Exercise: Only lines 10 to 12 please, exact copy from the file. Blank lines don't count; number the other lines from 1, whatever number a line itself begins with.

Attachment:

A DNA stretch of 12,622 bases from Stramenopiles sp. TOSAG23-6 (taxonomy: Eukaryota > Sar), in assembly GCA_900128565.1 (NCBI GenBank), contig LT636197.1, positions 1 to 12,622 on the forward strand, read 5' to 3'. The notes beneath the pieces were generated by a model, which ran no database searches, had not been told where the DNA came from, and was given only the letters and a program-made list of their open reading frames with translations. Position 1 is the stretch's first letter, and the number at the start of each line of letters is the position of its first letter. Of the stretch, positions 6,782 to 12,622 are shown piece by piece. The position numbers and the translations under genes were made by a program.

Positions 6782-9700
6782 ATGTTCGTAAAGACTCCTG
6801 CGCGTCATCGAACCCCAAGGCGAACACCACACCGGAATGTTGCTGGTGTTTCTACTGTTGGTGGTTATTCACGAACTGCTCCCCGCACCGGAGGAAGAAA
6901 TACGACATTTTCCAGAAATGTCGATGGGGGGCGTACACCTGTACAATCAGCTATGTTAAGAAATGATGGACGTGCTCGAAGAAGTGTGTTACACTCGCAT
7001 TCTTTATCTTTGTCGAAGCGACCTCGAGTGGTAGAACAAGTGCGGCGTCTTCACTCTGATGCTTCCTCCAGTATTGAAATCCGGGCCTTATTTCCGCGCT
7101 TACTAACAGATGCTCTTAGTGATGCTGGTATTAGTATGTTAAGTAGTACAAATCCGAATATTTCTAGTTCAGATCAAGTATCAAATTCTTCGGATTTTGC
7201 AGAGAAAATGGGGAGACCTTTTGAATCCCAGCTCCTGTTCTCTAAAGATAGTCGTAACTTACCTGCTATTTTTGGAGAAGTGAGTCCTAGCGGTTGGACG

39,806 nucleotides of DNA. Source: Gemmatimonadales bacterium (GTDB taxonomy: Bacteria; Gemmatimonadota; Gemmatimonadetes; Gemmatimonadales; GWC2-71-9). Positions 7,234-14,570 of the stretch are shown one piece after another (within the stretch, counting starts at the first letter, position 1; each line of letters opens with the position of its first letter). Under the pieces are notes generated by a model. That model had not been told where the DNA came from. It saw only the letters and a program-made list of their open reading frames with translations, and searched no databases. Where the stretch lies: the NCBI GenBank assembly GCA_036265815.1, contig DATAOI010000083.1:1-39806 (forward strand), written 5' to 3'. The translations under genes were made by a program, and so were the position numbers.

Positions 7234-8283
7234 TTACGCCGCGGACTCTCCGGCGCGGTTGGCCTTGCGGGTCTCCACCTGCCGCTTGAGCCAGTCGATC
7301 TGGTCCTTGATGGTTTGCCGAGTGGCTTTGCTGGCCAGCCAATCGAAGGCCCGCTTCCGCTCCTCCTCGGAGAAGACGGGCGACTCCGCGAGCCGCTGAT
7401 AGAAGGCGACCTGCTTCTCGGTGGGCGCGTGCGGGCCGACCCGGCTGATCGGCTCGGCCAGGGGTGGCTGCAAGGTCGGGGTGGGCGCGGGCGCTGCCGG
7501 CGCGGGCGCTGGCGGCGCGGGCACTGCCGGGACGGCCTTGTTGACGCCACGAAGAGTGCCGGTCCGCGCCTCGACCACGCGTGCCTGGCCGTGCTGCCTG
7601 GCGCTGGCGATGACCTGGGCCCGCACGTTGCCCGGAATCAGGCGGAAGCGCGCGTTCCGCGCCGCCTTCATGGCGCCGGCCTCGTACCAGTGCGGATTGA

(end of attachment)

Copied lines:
Positions 7234-8283
7234 TTACGCCGCGGACTCTCCGGCGCGGTTGGCCTTGCGGGTCTCCACCTGCCGCTTGAGCCAGTCGATC
7301 TGGTCCTTGATGGTTTGCCGAGTGGCTTTGCTGGCCAGCCAATCGAAGGCCCGCTTCCGCTCCTCCTCGGAGAAGACGGGCGACTCCGCGAGCCGCTGAT